Keir Starmer’s chief concern in his new mini-manifesto, The Road Ahead, is to persuade capitalists that he is on their side.
The text is full of anxious flattery for the “brilliant, innovative private sector”. In Starmer-thought, government, by contrast, can aspire only to be “modern, efficient”.
Even on climate change, Starmer sees “the private sector racing ahead”, just waiting for government to be more “efficient” and “catch up”. In reality, as Labour Party conference 2010 recognised, and we hope this conference reaffirms, we can mitigate and adapt to climate change only by overturning the capitalist priority of private profit, and replacing it as the yardstick by long-term social and natural welfare.
And workers? Oh, them. In Stormer-world, they can be “hard-working” and then hope for a “fair day’s wage” and their employer to keep to “the rules”. That’s all. In Starmer-world, unlike the real world, workers can’t be “brilliant” or “innovative”. Our role is humble salt-of-the-earth diligence at our jobs and at caring for our families and neighbours.
In capitalism, on the whole, and with exceptions, the more arduous a job, the worse the pay and conditions. The way to redress that and really “level up” is through workers’ trade-union organisation and laws setting minimum standards. Starmer’s text is more detailed on a “new deal for working people” than on anything else. The greater detail makes the omissions stand out more. Nothing about repealing anti-trade-union laws, the Thatcher ones or even the Trade Union Act 2016. Nothing about banning zero-hours contracts. Nothing about increasing sick pay to European levels.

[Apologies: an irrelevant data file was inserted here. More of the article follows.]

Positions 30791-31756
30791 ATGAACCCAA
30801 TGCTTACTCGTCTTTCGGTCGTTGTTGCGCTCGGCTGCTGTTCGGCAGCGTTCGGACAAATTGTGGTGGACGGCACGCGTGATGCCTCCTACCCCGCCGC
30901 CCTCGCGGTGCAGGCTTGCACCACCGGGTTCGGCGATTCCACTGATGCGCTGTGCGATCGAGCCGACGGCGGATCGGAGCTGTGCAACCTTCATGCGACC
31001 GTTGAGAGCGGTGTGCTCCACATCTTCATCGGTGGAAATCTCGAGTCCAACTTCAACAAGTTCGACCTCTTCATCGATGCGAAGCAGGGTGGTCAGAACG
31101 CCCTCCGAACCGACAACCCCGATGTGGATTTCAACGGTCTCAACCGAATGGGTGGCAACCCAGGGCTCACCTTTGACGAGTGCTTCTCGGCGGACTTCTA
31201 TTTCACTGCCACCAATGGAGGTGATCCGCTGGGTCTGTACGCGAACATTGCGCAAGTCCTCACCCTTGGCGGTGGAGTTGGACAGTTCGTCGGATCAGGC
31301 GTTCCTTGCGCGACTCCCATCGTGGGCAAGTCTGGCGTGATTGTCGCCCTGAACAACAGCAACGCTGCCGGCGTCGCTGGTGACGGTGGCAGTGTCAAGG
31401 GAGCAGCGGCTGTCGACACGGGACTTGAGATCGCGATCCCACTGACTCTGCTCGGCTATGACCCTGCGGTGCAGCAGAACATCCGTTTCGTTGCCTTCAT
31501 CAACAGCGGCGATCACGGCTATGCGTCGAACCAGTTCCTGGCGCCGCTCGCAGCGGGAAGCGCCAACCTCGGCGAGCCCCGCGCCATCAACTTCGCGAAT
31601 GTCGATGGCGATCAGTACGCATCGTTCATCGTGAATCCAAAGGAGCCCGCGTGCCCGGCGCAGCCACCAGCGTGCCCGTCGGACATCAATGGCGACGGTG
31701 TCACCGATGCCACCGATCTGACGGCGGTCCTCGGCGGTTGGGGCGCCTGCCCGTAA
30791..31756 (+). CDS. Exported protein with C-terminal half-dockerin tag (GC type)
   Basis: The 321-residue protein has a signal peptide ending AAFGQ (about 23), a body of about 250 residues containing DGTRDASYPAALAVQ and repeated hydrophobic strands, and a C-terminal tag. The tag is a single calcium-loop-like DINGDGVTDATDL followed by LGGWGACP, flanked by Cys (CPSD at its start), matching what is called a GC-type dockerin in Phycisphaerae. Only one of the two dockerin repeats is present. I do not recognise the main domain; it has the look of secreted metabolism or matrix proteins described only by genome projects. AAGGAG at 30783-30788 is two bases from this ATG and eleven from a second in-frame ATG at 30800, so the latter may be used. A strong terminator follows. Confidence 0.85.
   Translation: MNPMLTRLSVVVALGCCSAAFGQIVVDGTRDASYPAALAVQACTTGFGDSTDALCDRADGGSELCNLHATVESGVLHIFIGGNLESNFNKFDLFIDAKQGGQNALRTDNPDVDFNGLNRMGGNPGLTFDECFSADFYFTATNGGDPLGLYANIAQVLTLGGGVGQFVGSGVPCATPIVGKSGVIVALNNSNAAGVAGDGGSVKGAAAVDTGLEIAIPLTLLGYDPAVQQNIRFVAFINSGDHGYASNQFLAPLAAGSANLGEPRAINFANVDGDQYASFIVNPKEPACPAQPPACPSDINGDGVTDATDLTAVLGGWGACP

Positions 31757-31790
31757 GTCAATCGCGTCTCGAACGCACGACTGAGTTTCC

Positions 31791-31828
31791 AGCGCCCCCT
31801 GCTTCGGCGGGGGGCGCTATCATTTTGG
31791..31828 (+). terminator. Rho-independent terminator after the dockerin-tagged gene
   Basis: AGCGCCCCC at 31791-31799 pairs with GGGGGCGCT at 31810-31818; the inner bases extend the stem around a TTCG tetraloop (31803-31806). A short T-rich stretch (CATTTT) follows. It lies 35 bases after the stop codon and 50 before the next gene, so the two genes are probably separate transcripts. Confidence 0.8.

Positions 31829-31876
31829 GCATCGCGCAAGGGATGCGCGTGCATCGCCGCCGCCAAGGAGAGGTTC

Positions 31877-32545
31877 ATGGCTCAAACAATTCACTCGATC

The schmalz about “hard-working” workers and our families begs many questions. What about children, the elderly, the impaired, the sick, and the jobless, who can’t “work hard” for an employer? What about those who choose to work shorter or less arduous hours in order to care for others, or because we value free time?
About the only reference to Brexit is the claim that “the painful debates about leaving the EU are over”. Not even the Tories believe that. They are trying to renegotiate the Northern Ireland protocol before it is even brought into force, and look like easing entry for EU workers. Britain’s relations with Europe will be a sore issue for decades to come. Labour should press consistently for lower barriers and closer links.
The failure even to mention Labour Party conference policies runs through the text. It’s a manifesto which says: First of all, I want to woo capitalists. I must promise a few things for workers, because I need trade-union support, but I’ll keep them bland.
It’s wretched. We need to turn things round so that the Labour leaders become more concerned about what will serve and win support from workers, less concerned about what will placate capitalists.